Today I got up and set off from Cortez, bound for the far rockier and rugged San Juan’s. This required backtracking to Durango and then driving straight up what is called the San Juan Skyway, which as far as I can tell is probably one of the most scenic, beautiful, and a bit terrifying stretches of road in the entire country.

I say this because the San Juan’s are unlike any range in all of Colorado. They are extremely pointy and steep, and the roads down in the South twist and turn far more than they do in the North. This makes not only for these famous roads, but almost for some truly jaw-dropping views. The eye just goes on for miles, with the jagged peaks making for an almost surreal landscape. This is what it seemed like on top of Molas Pass, which is in-between Durango and Silverton.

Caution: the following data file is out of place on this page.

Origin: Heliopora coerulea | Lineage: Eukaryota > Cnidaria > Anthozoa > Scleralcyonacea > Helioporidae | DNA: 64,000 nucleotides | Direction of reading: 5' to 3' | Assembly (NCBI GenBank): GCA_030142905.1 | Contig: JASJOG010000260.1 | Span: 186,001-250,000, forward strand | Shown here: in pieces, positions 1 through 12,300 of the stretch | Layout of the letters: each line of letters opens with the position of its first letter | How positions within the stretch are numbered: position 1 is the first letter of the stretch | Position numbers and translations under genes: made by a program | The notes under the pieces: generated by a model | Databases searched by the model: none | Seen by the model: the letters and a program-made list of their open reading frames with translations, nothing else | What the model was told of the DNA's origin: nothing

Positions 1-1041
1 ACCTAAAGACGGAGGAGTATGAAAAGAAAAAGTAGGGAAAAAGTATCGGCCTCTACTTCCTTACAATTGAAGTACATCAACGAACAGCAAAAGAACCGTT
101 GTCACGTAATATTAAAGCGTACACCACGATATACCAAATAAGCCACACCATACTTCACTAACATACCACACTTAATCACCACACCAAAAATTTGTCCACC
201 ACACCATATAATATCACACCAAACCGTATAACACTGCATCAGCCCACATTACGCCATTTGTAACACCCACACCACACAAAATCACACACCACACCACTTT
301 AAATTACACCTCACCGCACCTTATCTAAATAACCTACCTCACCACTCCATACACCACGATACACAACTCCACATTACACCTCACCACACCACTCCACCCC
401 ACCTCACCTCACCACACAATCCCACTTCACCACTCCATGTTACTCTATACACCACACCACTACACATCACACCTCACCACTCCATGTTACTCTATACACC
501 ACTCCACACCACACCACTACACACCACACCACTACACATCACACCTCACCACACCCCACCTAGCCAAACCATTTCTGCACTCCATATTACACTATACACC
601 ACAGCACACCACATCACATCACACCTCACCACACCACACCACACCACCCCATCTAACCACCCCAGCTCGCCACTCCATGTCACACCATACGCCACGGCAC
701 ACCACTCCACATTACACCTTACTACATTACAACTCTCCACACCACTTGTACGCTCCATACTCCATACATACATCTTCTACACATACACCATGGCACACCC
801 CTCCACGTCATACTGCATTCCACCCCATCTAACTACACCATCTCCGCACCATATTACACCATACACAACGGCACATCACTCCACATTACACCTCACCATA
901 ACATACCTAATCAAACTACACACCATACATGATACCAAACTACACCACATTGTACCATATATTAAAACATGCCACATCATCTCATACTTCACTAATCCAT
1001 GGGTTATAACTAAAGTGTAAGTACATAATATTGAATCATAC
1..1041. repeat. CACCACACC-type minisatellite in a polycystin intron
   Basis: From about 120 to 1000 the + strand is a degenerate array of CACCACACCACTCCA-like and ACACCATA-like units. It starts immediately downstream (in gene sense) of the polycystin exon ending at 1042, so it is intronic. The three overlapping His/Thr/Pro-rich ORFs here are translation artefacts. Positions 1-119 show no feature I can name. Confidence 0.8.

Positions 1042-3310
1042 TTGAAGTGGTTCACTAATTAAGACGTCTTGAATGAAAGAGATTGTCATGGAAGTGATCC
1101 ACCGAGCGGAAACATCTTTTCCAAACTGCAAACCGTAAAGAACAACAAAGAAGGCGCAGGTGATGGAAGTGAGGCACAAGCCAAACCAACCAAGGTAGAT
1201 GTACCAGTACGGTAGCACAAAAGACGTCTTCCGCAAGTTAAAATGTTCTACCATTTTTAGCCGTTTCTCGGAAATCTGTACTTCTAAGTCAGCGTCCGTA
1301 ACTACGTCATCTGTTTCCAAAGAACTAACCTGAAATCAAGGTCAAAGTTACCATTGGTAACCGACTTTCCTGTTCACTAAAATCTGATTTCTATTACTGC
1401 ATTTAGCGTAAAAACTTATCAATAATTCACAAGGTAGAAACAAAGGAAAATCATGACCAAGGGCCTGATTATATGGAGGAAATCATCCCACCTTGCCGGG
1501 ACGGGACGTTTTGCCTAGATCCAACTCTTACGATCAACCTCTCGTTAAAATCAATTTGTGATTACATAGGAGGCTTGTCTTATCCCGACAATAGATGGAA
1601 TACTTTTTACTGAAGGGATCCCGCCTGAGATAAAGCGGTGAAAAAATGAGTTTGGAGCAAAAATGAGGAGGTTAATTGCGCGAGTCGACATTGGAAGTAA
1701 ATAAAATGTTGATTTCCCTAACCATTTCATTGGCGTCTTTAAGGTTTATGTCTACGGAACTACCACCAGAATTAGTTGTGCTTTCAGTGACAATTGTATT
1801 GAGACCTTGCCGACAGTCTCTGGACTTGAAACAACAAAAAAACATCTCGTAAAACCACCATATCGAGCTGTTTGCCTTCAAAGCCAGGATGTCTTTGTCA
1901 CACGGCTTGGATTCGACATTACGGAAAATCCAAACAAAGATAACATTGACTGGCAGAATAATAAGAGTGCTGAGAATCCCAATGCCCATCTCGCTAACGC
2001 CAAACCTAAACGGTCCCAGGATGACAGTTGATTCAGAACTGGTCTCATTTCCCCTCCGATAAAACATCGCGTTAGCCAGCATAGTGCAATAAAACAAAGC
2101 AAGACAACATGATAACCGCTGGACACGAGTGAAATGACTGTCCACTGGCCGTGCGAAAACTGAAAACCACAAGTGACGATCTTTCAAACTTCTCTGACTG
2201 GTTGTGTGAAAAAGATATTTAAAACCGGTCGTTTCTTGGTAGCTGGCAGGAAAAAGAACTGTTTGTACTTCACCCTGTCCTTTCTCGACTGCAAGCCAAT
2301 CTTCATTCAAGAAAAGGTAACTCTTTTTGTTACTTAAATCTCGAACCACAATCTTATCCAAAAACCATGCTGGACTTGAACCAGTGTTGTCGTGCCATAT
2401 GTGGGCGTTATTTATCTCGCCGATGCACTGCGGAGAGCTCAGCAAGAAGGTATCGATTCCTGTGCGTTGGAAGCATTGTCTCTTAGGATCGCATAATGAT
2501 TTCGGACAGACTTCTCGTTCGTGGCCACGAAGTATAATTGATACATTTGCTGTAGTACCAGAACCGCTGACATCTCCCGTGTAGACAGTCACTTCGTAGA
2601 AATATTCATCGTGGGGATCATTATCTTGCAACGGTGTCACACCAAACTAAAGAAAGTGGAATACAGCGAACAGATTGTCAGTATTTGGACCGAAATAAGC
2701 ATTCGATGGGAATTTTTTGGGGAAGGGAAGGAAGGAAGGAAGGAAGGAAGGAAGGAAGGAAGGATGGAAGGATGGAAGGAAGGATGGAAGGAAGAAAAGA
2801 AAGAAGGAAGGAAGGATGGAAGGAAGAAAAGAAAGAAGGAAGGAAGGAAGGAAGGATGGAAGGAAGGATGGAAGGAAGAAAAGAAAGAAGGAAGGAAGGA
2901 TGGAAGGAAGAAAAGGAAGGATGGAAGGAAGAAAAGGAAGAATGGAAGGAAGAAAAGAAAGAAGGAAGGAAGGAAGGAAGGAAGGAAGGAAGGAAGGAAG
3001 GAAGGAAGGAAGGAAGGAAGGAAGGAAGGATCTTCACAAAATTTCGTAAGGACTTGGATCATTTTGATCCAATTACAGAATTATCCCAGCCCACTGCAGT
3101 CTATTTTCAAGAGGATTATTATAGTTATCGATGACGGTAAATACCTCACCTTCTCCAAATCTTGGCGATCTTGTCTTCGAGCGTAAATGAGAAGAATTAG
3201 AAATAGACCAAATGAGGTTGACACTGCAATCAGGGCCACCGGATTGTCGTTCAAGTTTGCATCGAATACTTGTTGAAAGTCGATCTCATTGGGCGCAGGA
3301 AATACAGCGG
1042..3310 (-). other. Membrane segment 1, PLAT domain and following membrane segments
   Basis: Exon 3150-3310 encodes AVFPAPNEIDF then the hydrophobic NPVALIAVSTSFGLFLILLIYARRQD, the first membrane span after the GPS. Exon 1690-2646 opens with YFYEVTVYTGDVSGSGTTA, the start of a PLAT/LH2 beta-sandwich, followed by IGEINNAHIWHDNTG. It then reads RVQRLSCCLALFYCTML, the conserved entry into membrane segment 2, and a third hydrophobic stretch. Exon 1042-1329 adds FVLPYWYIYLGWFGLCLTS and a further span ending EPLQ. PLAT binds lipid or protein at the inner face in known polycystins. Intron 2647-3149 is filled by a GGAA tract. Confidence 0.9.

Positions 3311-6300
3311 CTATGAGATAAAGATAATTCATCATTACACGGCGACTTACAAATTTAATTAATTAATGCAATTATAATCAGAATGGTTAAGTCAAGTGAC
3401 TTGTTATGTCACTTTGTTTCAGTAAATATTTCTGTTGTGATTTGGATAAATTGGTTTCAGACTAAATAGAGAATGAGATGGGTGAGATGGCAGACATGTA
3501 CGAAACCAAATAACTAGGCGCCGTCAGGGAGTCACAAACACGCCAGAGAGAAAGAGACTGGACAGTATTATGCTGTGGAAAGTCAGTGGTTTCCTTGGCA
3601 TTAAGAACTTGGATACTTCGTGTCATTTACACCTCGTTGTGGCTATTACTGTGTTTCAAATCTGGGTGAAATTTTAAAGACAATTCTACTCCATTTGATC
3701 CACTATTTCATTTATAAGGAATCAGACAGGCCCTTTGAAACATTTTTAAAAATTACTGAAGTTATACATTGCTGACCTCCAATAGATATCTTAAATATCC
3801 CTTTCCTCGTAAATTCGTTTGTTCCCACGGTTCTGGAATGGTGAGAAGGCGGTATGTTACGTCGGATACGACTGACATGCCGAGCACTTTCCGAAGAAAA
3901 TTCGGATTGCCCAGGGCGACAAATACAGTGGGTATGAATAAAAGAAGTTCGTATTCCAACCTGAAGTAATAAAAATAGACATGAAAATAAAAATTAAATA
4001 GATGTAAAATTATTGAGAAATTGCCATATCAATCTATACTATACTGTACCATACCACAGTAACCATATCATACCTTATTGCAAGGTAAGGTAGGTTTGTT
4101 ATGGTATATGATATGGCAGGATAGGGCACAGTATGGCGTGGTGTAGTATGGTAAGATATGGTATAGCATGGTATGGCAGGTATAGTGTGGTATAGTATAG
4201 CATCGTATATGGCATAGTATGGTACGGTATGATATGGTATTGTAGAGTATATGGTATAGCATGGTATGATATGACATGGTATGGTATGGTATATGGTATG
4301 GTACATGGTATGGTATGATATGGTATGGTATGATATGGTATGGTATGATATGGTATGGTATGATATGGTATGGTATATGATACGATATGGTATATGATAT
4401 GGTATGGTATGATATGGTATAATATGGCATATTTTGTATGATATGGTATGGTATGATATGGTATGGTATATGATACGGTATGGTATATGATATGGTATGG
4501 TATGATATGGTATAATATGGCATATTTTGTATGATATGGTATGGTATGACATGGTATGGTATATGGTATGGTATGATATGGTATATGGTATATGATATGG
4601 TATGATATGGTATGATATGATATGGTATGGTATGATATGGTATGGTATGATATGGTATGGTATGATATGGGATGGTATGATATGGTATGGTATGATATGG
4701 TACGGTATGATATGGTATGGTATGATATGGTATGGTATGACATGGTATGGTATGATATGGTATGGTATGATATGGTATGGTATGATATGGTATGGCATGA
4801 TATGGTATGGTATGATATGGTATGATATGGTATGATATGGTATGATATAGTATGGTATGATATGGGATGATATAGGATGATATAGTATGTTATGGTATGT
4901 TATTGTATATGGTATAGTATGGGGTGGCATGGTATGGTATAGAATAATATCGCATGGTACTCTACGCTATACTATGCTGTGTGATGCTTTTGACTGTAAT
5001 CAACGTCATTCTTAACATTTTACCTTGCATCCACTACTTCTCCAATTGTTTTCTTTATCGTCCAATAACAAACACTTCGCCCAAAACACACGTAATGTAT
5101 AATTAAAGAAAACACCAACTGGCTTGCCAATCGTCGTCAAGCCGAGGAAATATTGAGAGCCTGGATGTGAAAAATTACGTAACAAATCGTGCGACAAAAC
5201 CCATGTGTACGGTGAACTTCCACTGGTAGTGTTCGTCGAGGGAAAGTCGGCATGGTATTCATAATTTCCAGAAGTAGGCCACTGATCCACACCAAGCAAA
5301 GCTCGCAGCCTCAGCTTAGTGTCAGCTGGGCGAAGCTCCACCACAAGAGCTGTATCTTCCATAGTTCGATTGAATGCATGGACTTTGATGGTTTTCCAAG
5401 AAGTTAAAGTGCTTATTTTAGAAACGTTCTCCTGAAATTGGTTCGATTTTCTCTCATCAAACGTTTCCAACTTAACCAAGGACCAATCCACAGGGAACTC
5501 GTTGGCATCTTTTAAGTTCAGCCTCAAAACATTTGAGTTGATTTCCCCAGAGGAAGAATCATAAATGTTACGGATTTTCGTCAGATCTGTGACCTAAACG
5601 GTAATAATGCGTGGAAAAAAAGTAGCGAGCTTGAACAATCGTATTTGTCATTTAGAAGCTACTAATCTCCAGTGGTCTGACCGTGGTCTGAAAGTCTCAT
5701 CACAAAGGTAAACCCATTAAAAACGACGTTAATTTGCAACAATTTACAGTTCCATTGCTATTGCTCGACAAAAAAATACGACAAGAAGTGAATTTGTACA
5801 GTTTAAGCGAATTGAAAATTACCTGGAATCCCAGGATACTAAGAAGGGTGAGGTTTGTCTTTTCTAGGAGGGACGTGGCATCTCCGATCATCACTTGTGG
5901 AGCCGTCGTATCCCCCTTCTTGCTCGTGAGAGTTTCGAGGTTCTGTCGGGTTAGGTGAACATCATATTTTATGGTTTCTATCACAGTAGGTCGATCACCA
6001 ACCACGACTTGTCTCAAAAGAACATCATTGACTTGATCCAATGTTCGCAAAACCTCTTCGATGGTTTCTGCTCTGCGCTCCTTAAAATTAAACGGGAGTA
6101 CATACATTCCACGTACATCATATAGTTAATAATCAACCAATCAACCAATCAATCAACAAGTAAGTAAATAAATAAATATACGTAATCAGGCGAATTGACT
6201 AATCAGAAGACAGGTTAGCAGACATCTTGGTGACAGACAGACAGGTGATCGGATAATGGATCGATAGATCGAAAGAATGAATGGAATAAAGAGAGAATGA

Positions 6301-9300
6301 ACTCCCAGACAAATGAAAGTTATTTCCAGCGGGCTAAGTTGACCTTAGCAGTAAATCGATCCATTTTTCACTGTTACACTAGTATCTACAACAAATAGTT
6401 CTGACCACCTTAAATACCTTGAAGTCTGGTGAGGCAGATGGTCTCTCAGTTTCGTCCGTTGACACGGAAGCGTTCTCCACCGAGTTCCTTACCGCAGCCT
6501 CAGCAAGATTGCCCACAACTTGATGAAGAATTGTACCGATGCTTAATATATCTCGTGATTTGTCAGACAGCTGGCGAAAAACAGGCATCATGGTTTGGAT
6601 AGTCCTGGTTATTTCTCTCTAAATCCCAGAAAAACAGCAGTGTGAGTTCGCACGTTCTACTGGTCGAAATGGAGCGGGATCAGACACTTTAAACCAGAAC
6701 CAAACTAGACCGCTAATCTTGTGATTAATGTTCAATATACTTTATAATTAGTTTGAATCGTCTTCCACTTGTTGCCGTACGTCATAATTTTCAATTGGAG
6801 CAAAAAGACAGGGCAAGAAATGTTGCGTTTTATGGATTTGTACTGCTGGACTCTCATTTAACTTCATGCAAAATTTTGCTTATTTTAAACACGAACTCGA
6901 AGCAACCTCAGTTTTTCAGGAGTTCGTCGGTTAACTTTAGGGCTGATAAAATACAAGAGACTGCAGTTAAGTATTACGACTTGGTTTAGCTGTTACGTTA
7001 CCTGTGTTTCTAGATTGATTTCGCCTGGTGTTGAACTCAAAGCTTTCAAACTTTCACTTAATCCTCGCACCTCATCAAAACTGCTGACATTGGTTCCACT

Once down into Silverton, I realized that this is probably one of my favorite towns in all of Colorado, mainly because it’s so remote. I think it’s the Easter Island of the state, a place that’s tiny, pretty hard to get to, and basically survives on tourism. It just has a feel about it, and I swear the air is fresher and purer. And the light, reflecting off the jagged peaks that surround you, make for a place that almost seems to preternaturally glow. It would be fun to spend a couple of days just in this little place.

From here probably the most famous drive in Colorado begins, over Red Mountain. This is a truly twisting and turning road, and is absolutely beautiful, with red mountain sides that spill down from pointy peaks. You honestly feel like you’re in Switzerland. At the end of the pass as you enter Ouray there’s also this great turn off where you can look at Bear Creek Falls, which is where the original toll booth was in the late 1800s. This was pretty smart business savvy too – you have to pay, since there’s literally no other way across the mountain. This stretch is called the Million Dollar Highway.